Two separate terrorist attacks rocked the international airport in Pakistan’s biggest city, Karachi, last week, killing dozens. On Sunday, the Pakistani military launched a long-delayed ground assault into its tribal regions in an effort to root out the militants that Pakistani Prime Minister Nawaz Sharif now calls a threat to “the sovereignty of the motherland.” Pakistan has for years been locked in conflict with the Pakistani Taliban, also known as the TTP, a homegrown Pakistani group with links to the Afghan Taliban. But the Pakistani military’s initial statements on its operations in the tribal areas this week emphasized that among […]

A large part of ending civil wars and insurgencies is about finding new political solutions to old political conflicts. One such political solution and instrument has at times been to convert armed groups into political parties. Convincing former warring parties to enter formalized democratic politics is not an easy task however, and even when armed groups transform into political parties, the challenges for long-term democracy continue. Research related to the political integration or reintegration of armed groups has been quite extensive. But political integration of armed groups is only one facet of a larger question about political integration of various […]

Over the past two years, whenever Russia has undertaken steps in the international arena that the United States disapproves of, there has been a predictable response in Washington: a parade of somber-faced U.S. officials solemnly warning Moscow that its actions are opposed by the “international community” and that Russia risks isolation by its policy choices. Indeed, #RussiaIsolated has become the hashtag of choice in the State Department’s social media arsenal. Certainly, the U.S. has had some successes in turning the hashtag into reality: winning some symbolic votes at the United Nations; getting a coalition of states to impose limited sanctions […]

Rising tensions in Asia, as highlighted at the recent Shangri-La Dialogue, have brought to the surface fault lines between Australia’s foreign affairs and defense strategies. With a foreign affairs focus on “economic diplomacy,” Australia has struggled to reassure its largest trading partner, China, that the deeper military ties it forged with Japan and the U.S. this week in no way represent a threat. The Shangri-La Dialogue was notable this year for heated exchanges between China, Japan and the United States. The 28-nation Asia Security Summit, hosted annually in Singapore by the International Institute for Strategic Studies, is usually carefully scripted […]

One can read the Pentagon’s latest report on Chinese military power, released last Thursday, in many ways, but two interpretations come to mind most easily. On one hand, one sees clear continuities with previous versions of this congressionally mandated annual assessment. This year’s report does not highlight any radical changes or breakthroughs in Chinese military capabilities during the past year and does not foresee any revolutionary developments over the coming one. On the other hand, the document depicts a comprehensive and unrelenting Chinese military buildup whose sheer size and persistence should, if trends continue, propel China to superpower status in […]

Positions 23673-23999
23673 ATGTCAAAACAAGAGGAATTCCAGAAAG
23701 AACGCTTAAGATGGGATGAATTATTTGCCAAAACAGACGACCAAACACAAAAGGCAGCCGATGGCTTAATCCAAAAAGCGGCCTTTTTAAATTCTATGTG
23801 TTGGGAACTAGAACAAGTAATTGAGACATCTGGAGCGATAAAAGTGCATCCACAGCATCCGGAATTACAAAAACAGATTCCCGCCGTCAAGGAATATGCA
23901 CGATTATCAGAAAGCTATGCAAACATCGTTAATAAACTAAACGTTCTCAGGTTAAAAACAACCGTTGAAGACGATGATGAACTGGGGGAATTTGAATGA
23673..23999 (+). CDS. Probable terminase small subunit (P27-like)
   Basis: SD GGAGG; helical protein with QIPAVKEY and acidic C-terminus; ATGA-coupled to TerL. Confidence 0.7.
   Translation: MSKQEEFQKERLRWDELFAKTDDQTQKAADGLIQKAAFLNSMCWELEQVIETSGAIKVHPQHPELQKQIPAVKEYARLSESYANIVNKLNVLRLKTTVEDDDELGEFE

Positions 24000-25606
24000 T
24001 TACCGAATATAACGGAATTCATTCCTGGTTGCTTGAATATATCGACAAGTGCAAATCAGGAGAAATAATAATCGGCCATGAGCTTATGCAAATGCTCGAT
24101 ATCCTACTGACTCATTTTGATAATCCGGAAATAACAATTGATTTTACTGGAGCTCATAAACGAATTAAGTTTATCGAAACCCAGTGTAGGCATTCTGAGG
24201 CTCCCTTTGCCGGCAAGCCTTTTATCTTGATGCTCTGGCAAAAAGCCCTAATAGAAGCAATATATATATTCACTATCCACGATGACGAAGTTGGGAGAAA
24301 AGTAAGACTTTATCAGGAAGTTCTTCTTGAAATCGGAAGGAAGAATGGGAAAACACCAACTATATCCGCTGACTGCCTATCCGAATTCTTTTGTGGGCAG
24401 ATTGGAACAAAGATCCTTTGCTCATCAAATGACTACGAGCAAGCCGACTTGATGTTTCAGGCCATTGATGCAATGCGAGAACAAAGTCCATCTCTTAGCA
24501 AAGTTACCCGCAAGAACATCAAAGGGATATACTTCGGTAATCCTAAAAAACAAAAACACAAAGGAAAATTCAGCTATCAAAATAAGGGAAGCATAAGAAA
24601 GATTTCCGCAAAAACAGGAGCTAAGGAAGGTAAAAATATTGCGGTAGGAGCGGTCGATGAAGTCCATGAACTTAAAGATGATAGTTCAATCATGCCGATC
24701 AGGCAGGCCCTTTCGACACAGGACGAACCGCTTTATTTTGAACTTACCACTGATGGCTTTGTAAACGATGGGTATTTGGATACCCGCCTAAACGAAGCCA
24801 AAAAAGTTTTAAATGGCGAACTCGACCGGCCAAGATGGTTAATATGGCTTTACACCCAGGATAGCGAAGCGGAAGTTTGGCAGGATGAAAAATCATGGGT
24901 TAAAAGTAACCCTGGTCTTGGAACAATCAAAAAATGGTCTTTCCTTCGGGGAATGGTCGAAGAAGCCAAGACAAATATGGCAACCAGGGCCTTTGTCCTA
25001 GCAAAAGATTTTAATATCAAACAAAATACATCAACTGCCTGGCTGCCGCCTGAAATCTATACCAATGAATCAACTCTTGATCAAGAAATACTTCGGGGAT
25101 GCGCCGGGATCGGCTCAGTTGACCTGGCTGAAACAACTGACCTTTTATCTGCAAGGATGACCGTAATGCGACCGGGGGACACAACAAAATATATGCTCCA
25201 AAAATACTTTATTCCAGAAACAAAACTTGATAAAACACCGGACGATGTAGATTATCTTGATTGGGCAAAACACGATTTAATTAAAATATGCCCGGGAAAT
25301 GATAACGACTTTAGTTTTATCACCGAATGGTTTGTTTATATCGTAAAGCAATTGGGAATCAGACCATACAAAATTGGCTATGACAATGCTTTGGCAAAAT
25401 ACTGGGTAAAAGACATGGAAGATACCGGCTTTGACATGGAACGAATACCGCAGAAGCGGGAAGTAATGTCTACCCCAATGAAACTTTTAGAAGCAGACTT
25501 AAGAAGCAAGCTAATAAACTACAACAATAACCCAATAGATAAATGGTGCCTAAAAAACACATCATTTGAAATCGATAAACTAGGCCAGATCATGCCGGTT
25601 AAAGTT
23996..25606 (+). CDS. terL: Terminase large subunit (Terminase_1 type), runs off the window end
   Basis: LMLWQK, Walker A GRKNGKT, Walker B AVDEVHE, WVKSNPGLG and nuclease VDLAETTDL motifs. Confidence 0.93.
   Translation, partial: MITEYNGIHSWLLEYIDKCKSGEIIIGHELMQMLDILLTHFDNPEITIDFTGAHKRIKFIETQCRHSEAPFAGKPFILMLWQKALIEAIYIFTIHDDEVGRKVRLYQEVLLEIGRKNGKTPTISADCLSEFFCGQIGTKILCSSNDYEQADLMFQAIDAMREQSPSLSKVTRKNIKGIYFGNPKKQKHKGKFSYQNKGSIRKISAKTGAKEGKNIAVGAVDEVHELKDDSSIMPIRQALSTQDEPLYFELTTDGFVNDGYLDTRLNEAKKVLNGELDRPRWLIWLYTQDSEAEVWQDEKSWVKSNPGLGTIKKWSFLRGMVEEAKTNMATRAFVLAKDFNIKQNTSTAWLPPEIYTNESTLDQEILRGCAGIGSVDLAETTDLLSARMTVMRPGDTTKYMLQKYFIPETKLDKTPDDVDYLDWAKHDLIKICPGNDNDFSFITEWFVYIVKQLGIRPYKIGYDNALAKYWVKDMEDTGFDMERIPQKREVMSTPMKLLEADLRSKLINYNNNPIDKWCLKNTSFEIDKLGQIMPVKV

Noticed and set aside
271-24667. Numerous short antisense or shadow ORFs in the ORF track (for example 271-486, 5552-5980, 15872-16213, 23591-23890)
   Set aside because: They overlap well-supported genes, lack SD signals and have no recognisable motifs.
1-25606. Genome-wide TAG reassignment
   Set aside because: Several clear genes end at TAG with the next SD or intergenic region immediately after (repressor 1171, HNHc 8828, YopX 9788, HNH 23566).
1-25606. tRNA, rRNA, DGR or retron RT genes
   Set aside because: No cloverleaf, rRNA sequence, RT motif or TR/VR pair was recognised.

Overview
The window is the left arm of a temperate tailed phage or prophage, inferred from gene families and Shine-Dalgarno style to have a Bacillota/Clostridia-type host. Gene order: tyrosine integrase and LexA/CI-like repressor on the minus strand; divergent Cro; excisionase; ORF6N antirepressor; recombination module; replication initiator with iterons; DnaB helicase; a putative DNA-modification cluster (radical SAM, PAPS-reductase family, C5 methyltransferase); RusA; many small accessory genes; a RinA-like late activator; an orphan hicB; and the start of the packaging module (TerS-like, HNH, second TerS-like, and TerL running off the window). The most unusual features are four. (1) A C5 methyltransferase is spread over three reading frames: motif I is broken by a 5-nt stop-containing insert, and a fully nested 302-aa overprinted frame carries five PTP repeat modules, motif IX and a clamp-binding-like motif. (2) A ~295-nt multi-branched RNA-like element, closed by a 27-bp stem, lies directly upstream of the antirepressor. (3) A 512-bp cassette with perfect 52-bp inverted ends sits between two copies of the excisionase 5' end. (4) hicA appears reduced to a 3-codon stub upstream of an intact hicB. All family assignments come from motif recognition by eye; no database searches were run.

With some Southeast Asian Muslims raising funds and recruiting fighters for Syria, concerns are growing that these activities will eventually raise the risk of terrorism in the region. The numbers are still low, but some governments—Malaysia, Indonesia and Singapore in particular—are beginning to wonder what the impact will be a few years hence if some of their extremist nationals or neighbors come back with new skills. The past decade has seen a steady decline in the extremist threat from the region, which was once seen as a possible “second front” for al-Qaida. Enhanced vigilance, good law enforcement, reasonably cooperative interstate […]

Tensions have been running high between China and Vietnam over China’s installation of an oil rig in disputed waters, with anti-China riots erupting in Vietnam in May. In an email interview, Carlyle Thayer, professor emeritus at the University of New South Wales, explained how the maritime dispute threatens the otherwise booming China-Vietnam relationship. WPR: What is the extent and recent trajectory of Vietnam-China trade and investment ties, and what are the major sectors involved? Carlyle Thayer: Since Vietnam and China normalized relations in late 1991, bilateral trade has grown significantly. China is now Vietnam’s largest trading partner, with two-way turnover […]